Winter Ghast

A short story, written and edited during a winter train journey.


As a student, I used to take the train home to see my parents and siblings every few weeks. I grew up in a remote area: there was plenty of space, but the trains home were infrequent and the journeys long. I’d arrive at the station to wait for the train in the early evening but wouldn’t get home until nearly midnight.

One Friday night in early winter, I arrived on the platform to find it deserted. This was a little unusual – there were usually one or two people at least. A chill wind blew, stirring up dead leaves and carrying the smell of snow. When the train pulled up, I boarded and was again surprised, this time to find no one else on the train – I couldn’t even see the conductor. A little rattled, I took my seat in the empty carriage, listening out for the conductor’s signal to depart. On time, the bell rang out and the train began to pull away.

It was only then that I noticed a shadowy figure further ahead on the platform, an old man that I must have missed while I was waiting. He was wrapped up warm against the winter night in a dark coat, wearing a hat that came down over his eyes and with a dark scarf knotted around his neck. As I passed him, his head seemed to turn to look at me and he may have smiled at me, though I couldn’t see his face clearly through the frosted pane of the train window. Soon, we had left the station and the old man behind, and all thought of him too.

I began to doze in my seat as the train picked up speed, and it was only by chance that I woke before my stop – the carriage was as empty as when I’d boarded, and there was no one to wake me had I continued to doze. Odd that there was no one else on the train, I thought, as I picked up my suitcase, but once outside I thought nothing of it, and spent a pleasant weekend in the company of my family.

A few weeks later, when winter had really set in, I again arrived at the platform to find I was the only one waiting for the train. Since this wasn’t the first time, I didn’t find it so odd as I might, and boarded as usual, though I could again see no conductor. The carriage was very cold, with only one other passenger. I settled into my seat and wrapped my coat closer around me. Again, the bell rang out on time and we set off into the night.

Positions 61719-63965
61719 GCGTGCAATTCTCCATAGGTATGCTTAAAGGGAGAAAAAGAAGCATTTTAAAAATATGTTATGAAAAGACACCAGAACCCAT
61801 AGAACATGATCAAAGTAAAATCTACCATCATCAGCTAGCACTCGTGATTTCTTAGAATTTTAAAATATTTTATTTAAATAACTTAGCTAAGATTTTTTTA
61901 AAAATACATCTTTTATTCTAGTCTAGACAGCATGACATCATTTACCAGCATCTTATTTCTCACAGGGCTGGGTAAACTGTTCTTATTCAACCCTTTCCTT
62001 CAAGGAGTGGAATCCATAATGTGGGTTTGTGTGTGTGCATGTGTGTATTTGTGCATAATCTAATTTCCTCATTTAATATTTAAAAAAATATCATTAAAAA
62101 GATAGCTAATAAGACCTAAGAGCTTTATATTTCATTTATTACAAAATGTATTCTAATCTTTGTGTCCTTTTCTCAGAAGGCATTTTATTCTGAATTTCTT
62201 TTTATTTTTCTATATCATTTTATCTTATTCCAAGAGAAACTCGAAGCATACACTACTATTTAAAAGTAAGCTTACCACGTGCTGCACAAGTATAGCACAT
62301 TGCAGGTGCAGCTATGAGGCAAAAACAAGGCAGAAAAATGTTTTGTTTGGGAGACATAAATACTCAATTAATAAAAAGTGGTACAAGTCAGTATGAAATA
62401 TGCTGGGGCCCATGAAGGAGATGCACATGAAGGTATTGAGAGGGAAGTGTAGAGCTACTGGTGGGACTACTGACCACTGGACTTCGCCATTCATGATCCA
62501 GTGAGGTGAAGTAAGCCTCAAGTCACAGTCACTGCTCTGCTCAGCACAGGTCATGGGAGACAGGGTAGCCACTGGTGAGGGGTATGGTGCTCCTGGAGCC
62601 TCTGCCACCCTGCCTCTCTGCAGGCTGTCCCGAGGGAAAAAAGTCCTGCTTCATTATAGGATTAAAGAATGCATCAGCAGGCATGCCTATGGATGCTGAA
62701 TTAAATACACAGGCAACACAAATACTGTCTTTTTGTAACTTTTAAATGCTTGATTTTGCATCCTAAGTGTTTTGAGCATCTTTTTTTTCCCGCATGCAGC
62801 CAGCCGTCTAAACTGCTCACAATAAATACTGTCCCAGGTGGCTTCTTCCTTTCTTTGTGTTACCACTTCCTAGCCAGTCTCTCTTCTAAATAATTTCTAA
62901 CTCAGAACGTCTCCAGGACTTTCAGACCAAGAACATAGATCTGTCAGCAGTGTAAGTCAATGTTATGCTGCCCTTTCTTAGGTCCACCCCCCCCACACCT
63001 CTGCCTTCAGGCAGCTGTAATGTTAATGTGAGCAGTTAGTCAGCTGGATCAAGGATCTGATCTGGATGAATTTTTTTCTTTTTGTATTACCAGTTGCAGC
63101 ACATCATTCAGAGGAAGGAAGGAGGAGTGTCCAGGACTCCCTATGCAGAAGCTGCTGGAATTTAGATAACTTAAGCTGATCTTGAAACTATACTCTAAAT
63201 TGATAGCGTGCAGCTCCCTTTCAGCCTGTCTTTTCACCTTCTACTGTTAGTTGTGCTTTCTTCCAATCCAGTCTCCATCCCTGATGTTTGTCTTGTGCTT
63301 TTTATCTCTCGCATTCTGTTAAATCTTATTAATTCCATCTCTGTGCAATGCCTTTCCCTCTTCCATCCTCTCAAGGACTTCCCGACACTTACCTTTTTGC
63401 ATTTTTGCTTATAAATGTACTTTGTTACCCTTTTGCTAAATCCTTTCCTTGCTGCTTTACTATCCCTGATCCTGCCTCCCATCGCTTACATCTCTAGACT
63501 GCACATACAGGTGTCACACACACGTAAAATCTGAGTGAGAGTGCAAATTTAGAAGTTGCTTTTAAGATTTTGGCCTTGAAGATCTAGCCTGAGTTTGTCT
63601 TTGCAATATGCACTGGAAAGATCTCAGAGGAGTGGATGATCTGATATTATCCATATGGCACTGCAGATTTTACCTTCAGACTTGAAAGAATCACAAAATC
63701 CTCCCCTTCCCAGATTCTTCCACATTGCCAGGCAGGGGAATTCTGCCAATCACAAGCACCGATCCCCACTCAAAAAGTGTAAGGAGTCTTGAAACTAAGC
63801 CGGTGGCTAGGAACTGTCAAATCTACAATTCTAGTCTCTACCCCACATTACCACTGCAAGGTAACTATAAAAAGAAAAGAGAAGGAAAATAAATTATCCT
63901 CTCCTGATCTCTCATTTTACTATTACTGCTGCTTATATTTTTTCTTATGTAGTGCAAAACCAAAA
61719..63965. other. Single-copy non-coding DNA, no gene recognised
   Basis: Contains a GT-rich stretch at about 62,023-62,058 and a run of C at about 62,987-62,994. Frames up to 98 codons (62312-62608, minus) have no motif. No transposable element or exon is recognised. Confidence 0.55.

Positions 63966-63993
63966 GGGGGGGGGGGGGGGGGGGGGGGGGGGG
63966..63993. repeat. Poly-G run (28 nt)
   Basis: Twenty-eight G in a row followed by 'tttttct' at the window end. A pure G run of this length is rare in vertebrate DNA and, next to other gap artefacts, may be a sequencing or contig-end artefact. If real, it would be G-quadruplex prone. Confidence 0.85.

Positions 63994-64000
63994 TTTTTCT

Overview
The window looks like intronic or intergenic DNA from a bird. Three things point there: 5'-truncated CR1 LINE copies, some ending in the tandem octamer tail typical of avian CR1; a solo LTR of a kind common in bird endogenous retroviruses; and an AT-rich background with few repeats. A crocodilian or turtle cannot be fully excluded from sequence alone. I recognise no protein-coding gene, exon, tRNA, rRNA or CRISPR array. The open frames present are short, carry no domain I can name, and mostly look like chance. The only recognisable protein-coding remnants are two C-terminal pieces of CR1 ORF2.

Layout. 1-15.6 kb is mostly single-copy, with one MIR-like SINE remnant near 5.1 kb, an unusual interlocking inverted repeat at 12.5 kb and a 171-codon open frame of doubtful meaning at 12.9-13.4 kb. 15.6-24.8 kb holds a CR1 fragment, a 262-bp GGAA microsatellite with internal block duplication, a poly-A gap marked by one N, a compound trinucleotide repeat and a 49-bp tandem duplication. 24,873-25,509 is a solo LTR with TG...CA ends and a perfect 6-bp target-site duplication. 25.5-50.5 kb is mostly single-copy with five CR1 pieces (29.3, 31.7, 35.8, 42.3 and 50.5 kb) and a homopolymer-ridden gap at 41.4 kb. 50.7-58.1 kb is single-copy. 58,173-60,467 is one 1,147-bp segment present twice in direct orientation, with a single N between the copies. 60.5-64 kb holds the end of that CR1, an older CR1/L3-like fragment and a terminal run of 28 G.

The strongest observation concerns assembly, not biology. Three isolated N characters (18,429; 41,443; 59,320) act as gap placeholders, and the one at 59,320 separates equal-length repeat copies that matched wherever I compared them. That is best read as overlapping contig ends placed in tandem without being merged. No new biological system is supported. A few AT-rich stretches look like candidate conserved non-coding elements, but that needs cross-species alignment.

No one else boarded the train for the entirety of the journey. I didn’t notice when, but the other passenger must have disembarked shortly after we set off, because when I looked up maybe a quarter of the way into the journey, I found myself alone in the freezing carriage, the lighted stations that we passed the only distraction on the hours-long journey. As the train began to slow for my stop, I stood up and reached for my bag, looking out the window into the blackness of the night.

It was then that I paused, frowning. This was odd. Where were the lights of the station? The train had come to a halt by now, but there was no sign that we were at our destination. Outside was only a swirl of snow and darkness, impossible to make out what was outside with only the carriage’s weak lights. But I thought I made out a figure in the black and leaned closer to the window, when with an electric hiss, the lights blinked out and the carriage door crashed open, glass tinkling into the aisle, a blisteringly cold wind blowing. A flurry of snow covered the floor and seats in seconds. The temperature dropped alarmingly, and I was frozen to the spot.

Amid the howling of the wind, I heard a rasping sound from behind me: I turned my head and in the halflight, partially obscured by drifts of snow caught in the wind’s play, I could make out the figure of a man at the other end of the carriage. The figure, wrapped in decaying winter clothes, with a wide-brimmed hat and dark scarf knotted around its neck, began to stagger towards me, its hoarse voice uttering no words but only hissing, guttural sounds. I couldn’t move – I was frozen with both cold and fear.